A Parallel Image 2009

a parallel image

Gebhard Sengmüller, Franz Büchinger
Sponsored by: Fels-Multiprint

In 1880 the French engineer Maurice Leblanc defined for the first time the principle for transmitting images with electricity, which is still valid today.

The basis for this was the idea that an image to be transmitted is broken down into lines; the light impulses are transformed into electrical currents; the sender and receiver of the image must be synchronized; the transmitted electric signals are ultimately transposed into light values on a screen again; and that the picture lines are then recomposed synchronously in time.

The breakdown of images already proposed at that time first became practically possible with the conception of the Nipkow disk by Paul Nipkow in 1883. This was successfully employed for the first time in 1926 by the Scotsman John Logie Baird in an electromechanical television system, the Televisor.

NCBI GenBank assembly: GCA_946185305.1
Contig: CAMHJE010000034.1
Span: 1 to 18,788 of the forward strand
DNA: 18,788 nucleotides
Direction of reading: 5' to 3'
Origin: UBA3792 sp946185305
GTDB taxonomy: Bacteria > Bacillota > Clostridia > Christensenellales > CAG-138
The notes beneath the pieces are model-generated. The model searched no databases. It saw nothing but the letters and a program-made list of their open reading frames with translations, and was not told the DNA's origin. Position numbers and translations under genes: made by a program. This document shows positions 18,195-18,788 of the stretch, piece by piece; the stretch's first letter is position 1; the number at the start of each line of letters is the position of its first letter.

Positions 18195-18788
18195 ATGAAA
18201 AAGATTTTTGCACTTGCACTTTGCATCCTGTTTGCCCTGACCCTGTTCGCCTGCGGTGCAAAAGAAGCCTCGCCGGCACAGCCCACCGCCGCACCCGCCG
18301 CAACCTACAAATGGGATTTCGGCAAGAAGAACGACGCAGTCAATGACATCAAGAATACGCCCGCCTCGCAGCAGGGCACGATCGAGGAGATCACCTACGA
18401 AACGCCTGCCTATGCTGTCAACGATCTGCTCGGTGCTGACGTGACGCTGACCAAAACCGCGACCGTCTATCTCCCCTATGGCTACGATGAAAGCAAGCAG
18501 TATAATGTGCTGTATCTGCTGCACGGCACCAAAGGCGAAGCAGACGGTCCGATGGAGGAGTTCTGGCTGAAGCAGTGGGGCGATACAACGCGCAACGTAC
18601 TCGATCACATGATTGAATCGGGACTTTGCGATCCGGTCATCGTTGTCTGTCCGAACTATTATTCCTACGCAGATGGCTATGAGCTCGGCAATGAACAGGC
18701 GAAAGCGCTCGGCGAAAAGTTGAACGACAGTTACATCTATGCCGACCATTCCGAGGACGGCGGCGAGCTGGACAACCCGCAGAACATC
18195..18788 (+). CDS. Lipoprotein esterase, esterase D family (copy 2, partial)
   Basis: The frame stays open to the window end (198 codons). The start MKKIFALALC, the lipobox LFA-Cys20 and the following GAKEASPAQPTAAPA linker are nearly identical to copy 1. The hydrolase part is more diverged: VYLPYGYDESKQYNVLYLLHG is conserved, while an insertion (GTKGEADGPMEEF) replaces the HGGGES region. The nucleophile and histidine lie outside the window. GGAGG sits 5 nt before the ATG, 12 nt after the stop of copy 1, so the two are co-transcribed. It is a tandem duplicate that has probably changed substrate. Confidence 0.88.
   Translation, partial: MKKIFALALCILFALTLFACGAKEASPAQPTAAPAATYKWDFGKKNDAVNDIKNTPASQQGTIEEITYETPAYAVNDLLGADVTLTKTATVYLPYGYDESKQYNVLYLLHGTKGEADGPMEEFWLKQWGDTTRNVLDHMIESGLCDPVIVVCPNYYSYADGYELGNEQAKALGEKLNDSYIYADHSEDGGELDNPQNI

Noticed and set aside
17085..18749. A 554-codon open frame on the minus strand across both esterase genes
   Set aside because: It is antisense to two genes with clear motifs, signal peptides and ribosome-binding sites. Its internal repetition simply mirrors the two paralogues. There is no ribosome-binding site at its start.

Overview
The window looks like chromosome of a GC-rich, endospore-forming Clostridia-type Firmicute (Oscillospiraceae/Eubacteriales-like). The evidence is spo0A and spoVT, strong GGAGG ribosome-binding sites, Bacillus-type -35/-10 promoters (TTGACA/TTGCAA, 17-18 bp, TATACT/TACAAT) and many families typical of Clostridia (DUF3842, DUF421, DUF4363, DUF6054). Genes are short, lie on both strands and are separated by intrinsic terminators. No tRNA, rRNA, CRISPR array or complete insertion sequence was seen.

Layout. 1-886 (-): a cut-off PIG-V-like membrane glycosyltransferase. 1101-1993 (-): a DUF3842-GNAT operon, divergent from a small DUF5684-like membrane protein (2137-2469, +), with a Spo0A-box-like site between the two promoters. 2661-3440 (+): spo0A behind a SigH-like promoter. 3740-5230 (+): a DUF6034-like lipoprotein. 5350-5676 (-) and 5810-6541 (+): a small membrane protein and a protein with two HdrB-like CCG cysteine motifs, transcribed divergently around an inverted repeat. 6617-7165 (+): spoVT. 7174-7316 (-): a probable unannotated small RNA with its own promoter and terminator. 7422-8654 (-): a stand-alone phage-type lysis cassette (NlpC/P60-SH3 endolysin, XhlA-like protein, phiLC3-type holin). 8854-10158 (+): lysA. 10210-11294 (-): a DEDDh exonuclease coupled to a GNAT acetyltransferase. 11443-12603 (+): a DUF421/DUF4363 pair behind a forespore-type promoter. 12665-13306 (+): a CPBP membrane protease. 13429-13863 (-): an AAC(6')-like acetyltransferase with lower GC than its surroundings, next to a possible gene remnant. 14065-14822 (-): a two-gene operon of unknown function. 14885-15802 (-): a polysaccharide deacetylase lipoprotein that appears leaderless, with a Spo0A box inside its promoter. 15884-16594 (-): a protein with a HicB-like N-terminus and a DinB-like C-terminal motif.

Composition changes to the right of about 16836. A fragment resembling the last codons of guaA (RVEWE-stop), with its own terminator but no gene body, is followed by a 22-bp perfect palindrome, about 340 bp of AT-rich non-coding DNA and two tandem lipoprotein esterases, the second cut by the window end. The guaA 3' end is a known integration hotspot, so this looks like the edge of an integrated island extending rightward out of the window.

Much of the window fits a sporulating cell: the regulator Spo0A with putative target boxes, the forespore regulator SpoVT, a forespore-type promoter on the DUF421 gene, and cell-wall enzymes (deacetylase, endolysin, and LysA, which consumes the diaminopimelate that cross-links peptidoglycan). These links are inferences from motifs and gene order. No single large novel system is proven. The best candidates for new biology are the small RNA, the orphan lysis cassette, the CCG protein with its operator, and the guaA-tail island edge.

Electronic television is also based on this principle idea of breaking down images into image lines and the therefore requisite time synchronization between sender and receiver.

“A Parallel Image” starts from the assumption that the development just described never happened.

With this claim Gebhard Sengmüller attempts to develop a television format that is useless in its efficiency, but nevertheless technically entirely feasible. His format chooses a parallel transmission of every single pixel, which makes a technically elaborate synchronization in time between sender and receiver superfluous.

Taking this idea to its logical conclusion, this leads to an absurd system that connects a grid of 2500 photoconductors on the sender side with 2500 small light bulbs on the receiver side, pixel by pixel, using a total of 2500 copper wires.

Unlike most media systems today, a direct experience is possible with “A Parallel Image”. Visitors can intervene directly in this interactive sculpture: the outlines of their bodies appear without delay on the monitor. It is possible to play with this image by changing the distance to the camera, etc.

Swivelling the photo lens (or projecting a film onto the camera surface) also makes it possible to render bodies and objects in their gradations of brightness and their plasticity. The starkly reduced resolution of this camera obscura leads at the same time to an image that clearly indicates the process it is based on in its quality.

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